Undefined type. You must include the struct keyword to reference a struct
    tag in C.
    struct B sb;

    [...]
    > bool c5;


    Undefined type. You must include the <stdbool.h> header to use the bool type
    on C99. It is not available at all on C89.

    When I fixed up your code, I got entirely reasonable values for the struct
    sizes on three different compilers.

    #include <stdio.h>

    typedef int bool;

    struct B {
    long b1;
    short b2;
    };

    struct C {
    long c1;
    char c2;
    char *cptr;
    };

    struct A {
    long a1;
    struct B sb;
    long a2;
    struct C sc;
    short a3;
    char *a4;
    };

    struct C2 {
    long c1;
    char c2;
    char c3;
    char c4;
    bool c5;
    char *cptr;
    };

    int main(void)
    {
    printf("sizeof (struct B) == %lu\n", (long unsigned)sizeof (struct B));
    printf("sizeof (struct C) == %lu\n", (long unsigned)sizeof (struct C));
    printf("sizeof (struct A) == %lu\n", (long unsigned)sizeof (struct A));
    printf("sizeof (struct C2) == %lu\n", (long unsigned)sizeof (struct C2));
    return 0;
    }

    --
    Simon.
     
    Ralmin, May 18, 2004
    #5
  6. MSReddy

    MSReddy Guest

    "Ralmin" <> wrote in message news:<>...
    > "MSReddy" <> wrote:
    > > Hi Group,
    > >
    > > I have a structure than has other structures in it. I added 3
    > > members to a strucuture and my program started behaving very
    > > strangly. When I printed sizes of the strucutures the values
    > > were very strange and unexpected. Here is an example. Applogies
    > > for not being able to post the exact code.

    >
    > If you can't post the exact code, at least post code that compiles!
    >
    > > Struct B{

    >
    > There is no capital on the struct keyword.
    >
    > > long b1;
    > > short b2;
    > > }

    >
    > Missing semicolon.
    >
    > [...]
    > > B sb;

    >
    > Undefined type. You must include the struct keyword to reference a struct
    > tag in C.
    > struct B sb;
    >
    > [...]
    > > bool c5;

    >
    > Undefined type. You must include the <stdbool.h> header to use the bool type
    > on C99. It is not available at all on C89.
    >
    > When I fixed up your code, I got entirely reasonable values for the struct
    > sizes on three different compilers.
    >
    > #include <stdio.h>
    >
    > typedef int bool;
    >
    > struct B {
    > long b1;
    > short b2;
    > };
    >
    > struct C {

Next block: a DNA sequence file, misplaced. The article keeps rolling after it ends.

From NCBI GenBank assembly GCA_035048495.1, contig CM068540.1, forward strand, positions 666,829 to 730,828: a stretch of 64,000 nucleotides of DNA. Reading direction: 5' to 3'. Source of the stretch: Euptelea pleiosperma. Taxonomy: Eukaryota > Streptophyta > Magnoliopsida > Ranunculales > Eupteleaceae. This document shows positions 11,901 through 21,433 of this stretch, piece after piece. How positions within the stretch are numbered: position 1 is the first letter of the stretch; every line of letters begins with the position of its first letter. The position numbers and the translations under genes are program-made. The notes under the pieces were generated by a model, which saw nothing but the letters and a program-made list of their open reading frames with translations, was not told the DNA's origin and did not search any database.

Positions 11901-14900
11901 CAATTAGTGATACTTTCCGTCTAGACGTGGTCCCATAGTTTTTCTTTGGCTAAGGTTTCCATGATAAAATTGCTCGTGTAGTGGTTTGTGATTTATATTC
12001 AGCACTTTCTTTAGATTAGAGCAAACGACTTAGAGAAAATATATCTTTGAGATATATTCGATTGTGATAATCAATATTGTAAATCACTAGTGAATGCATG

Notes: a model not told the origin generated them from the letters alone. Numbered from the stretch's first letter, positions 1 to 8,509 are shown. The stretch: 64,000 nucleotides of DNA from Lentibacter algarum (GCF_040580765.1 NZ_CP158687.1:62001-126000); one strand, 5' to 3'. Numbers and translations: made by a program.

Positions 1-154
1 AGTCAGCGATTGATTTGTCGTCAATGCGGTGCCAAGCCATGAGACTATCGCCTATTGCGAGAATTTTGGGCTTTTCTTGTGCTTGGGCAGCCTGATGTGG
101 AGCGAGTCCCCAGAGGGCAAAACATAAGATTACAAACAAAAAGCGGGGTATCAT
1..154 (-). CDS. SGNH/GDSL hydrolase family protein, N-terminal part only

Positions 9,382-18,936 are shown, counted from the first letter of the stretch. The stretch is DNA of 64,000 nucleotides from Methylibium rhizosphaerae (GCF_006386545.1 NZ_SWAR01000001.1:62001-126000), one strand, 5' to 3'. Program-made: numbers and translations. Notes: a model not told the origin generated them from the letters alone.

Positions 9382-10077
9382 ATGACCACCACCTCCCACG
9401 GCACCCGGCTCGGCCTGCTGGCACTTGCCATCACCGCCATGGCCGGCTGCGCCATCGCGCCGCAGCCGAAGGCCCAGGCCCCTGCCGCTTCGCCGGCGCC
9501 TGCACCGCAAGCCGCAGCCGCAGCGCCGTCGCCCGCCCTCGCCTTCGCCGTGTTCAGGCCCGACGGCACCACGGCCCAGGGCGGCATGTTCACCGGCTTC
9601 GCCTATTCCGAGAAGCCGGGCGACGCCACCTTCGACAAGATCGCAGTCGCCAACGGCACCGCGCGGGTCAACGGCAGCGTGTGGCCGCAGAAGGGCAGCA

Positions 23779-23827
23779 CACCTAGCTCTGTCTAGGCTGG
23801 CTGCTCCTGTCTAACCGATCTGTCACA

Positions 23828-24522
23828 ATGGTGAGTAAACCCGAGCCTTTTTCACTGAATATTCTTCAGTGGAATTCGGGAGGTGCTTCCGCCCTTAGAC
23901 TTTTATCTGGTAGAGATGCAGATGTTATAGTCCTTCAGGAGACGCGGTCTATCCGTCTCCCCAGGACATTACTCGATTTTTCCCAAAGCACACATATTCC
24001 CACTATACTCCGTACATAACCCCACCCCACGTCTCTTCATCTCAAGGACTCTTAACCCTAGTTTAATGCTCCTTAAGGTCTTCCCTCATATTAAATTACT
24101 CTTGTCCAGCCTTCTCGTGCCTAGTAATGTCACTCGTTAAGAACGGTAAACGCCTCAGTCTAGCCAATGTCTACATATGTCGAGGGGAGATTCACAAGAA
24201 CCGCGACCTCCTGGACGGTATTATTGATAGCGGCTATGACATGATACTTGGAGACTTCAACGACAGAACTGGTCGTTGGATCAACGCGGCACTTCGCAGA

> long c1;
    > char c2;
    > char *cptr;
    > };
    >
    > struct A {
    > long a1;
    > struct B sb;
    > long a2;
    > struct C sc;
    > short a3;
    > char *a4;
    > };
    >
    > struct C2 {
    > long c1;
    > char c2;
    > char c3;
    > char c4;
    > bool c5;
    > char *cptr;
    > };
    >
    > int main(void)
    > {
    > printf("sizeof (struct B) == %lu\n", (long unsigned)sizeof (struct B));
    > printf("sizeof (struct C) == %lu\n", (long unsigned)sizeof (struct C));
    > printf("sizeof (struct A) == %lu\n", (long unsigned)sizeof (struct A));
    > printf("sizeof (struct C2) == %lu\n", (long unsigned)sizeof (struct C2));
    > return 0;
    > }


    Appologies for all the typos. As I said, the code I gave is just an
    example. My structures are big . So the sizes that I showed are
    different from sizes of struct A, B and C. Unfortunately, I wouldnt be
    able to post my structures, so I made up these structures (A,B and C)
    just give an example of what I am talking about.
     
    MSReddy, May 18, 2004
    #6
  7. MSReddy

    Ralmin Guest

    "MSReddy" <> wrote:
    > "Ralmin" <> wrote:
    > > "MSReddy" <> wrote:

    [...]
    > Appologies for all the typos. As I said, the code I gave is
    > just an example. My structures are big . So the sizes that
    > I showed are different from sizes of struct A, B and C.
    > Unfortunately, I wouldnt be able to post my structures, so
    > I made up these structures (A,B and C) just give an example
    > of what I am talking about.


    Do the structures you gave (A, B and C) exhibit the problem? If not, they
    are not good examples. You should try to cut down the structures and the
    program, until you get to the smallest possible amount of code that still
    has the problem, then you should have a clearer view of what the problem
    could be caused by. Once you have done that, if you still don't know, then
    you can post the cut down code.

    Here's all I can say at the moment:

    The increase of eight bytes in struct C is as expected; the bool is of four
    bytes, and requires alignment to a four-byte boundary. So, there are two
    extra chars, two bytes of padding, then the bool which takes four bytes.

    Your problem is the increase of 512 bytes in the size of struct A? And you
    say that offsetof revealed that the increase is padding after the sc member
    and before the a3 member?

    I don't have an explanation of that... perhaps you need to provide more code
    and/or more explanation.

    --
    Simon.
     
    Ralmin, May 18, 2004
    #7